For reasons that anthropologists have not yet fully uncovered, Homo sapiens evolved a pronounced aesthetic sensibility (Schellekens and Goldie, 2011): not only has Homo sapiens developed more sophisticated tools and weapons than any other species, Homo sapiens has also cultivated the most elaborate artistic sensibilities (Diamond, 1992, 2012). Mere survival has never been enough for Homo sapiens, humans have also hungered for aesthetic satisfaction: beauty, self expression, art, imaginative invention, “Progress,” etc. Other species are perfectly content with the mundane and mediocre. Cows and horses do not complain about eating grass, nor do they seek ways to dress up their salads in order to make them as pleasing to the eye as they are to the palate.
Discontent with the status quo is a uniquely human phenomenon. Among all living species, chimpanzees share the highest percent of genes in common with humans ( Gibbons, 2012). While chimpanzees have exhibited an impressive capacity for tool use (Lonsdorf, et al., 2010), chimps remain content to limit their tool usage to a clever manipulation of found objects. One of the most important distinctions between chimps and humans is that humans have never been content with anything . Rather, Homo sapiens has always been intent upon improving everything, e.g., more and tastier food, more comfortable housing, better fitting clothing, increased quality and quantity of information, improved transportation, etc. In short, unlike any other creature, Homo sapiens is unwilling to accept the world as it is. Instead, humans are imbued with an insatiable passion to make the world and themselves better . That’s what it means to be an agent.
Agents are dissatisfied with the status quo, and they devote themselves–often with a single-minded passion that borders on mania (Dolnick, 2011, p. 48)–to redefining reality in such a way that their view of themselves and the world they inhabit more closely approximates their aesthetic aspirations. That is what drives Olympic athletes to excel in competitions where there is little or no monetary payoff, it is what drives scientists to struggle throughout their entire lifetimes in pursuit of maddeningly elusive truths, and it is what drives artists to create masterpieces.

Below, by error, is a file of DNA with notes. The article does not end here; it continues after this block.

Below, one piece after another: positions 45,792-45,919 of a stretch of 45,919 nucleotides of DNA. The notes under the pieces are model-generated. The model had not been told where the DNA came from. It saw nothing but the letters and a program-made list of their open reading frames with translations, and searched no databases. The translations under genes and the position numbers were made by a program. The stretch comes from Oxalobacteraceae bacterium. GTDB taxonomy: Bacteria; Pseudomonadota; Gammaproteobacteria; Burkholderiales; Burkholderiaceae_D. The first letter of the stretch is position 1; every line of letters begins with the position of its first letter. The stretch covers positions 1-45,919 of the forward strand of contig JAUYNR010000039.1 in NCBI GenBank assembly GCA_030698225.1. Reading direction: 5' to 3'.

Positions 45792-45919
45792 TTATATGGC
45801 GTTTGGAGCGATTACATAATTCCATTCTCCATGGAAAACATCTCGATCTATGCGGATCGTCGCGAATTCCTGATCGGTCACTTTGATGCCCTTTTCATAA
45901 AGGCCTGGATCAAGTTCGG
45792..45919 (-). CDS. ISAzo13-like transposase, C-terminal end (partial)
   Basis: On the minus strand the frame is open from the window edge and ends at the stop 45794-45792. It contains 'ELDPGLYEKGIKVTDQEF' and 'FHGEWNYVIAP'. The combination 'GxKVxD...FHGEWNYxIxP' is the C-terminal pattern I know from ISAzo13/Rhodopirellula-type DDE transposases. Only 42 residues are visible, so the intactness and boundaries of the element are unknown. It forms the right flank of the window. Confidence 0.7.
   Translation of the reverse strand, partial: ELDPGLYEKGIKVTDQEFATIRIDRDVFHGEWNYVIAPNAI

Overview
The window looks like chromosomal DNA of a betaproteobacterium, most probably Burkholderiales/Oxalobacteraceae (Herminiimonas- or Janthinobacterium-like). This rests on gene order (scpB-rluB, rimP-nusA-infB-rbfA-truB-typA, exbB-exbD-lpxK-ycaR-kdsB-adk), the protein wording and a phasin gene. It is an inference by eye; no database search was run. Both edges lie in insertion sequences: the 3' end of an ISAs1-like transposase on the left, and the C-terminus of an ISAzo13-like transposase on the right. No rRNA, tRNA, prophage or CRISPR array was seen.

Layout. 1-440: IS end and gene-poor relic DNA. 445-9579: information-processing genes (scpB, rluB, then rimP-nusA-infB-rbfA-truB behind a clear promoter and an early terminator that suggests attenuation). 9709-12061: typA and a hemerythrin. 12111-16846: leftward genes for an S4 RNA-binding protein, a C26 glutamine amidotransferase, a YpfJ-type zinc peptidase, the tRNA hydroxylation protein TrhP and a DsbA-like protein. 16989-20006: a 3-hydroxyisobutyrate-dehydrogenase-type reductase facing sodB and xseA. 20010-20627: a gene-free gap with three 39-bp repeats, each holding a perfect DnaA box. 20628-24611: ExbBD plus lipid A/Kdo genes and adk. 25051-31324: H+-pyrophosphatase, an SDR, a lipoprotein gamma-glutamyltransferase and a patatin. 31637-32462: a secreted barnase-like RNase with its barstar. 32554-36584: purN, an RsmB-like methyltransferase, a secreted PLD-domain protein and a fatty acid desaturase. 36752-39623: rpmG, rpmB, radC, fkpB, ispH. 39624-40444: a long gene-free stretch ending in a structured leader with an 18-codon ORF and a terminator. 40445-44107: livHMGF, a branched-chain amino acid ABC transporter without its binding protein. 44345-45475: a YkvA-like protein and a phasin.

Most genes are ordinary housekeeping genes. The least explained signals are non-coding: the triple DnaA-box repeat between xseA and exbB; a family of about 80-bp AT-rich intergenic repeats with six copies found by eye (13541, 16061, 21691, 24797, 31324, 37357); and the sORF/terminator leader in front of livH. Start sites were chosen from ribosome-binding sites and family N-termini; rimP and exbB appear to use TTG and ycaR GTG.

Why are humans plagued with such aesthetic discontent? Thanks to Darwin, the most straightforward answer to any question regarding survival vs. extinction is simply: advantageous evolutionary adaptation. Humans are discontented aesthetes because–at least, so far–it has been evolutionarily advantageous for humans to be agents of change. Most creatures survive by randomly evolving biological attributes that enhance their fitness within a given environment, i.e., they succeed by adapting to the status quo. Super-adaptable apes, however, reverse that relationship by tweaking the environment to accommodate their whims (McGettigan, 2011), e.g., transforming the Los Angeles basin from a barren wasteland into a sprawling city of dream weavers.
Darwin, Charles. On the Origin of Species by Means of Natural Selection, or the Preservation of Favoured Races in the Struggle for Life . 1st ed. London: John Murray, 1859.
Diamond, Jared M. The Third Chimpanzee: The Evolution and Future of the Human Animal . New York, NY: HarperCollins, 1992.
Diamond, Jared M. The World until Yesterday: What Can We Learn from Traditional Societies? New York: Viking, 2012.
Dolnick, Edward. 2011. The Clockwork Universe: Isaac Newton, the Royal Society, and the Birth of the Modern World . New York, NY: Harper.
Gibbons, Ann. “Bonobos Join Chimps as Closest Human Relatives.” – ScienceNOW . AAAS, 13 June 2012. Web. 17 Dec, 2012.
Lonsdorf, Elizabeth, Stephen R. Ross, Tetsurō Matsuzawa, and Jane Goodall. The Mind of the Chimpanzee: Ecological and Experimental Perspectives . Chicago: University of Chicago, 2010.
McGettigan, Timothy. Evolution at the Speed of Thought: A New Chapter in the History of Evolution . Los Angeles, CA.: WheelMan Press, 2013.
McGettigan, Timothy. Good Science: The Pursuit of Truth and the Evolution of Reality . Lanham, MD.: Lexington Books, 2011.
Schellekens, Elisabeth, and Peter Goldie. The Aesthetic Mind: Philosophy and Psychology . Oxford: Oxford University Press, 2011.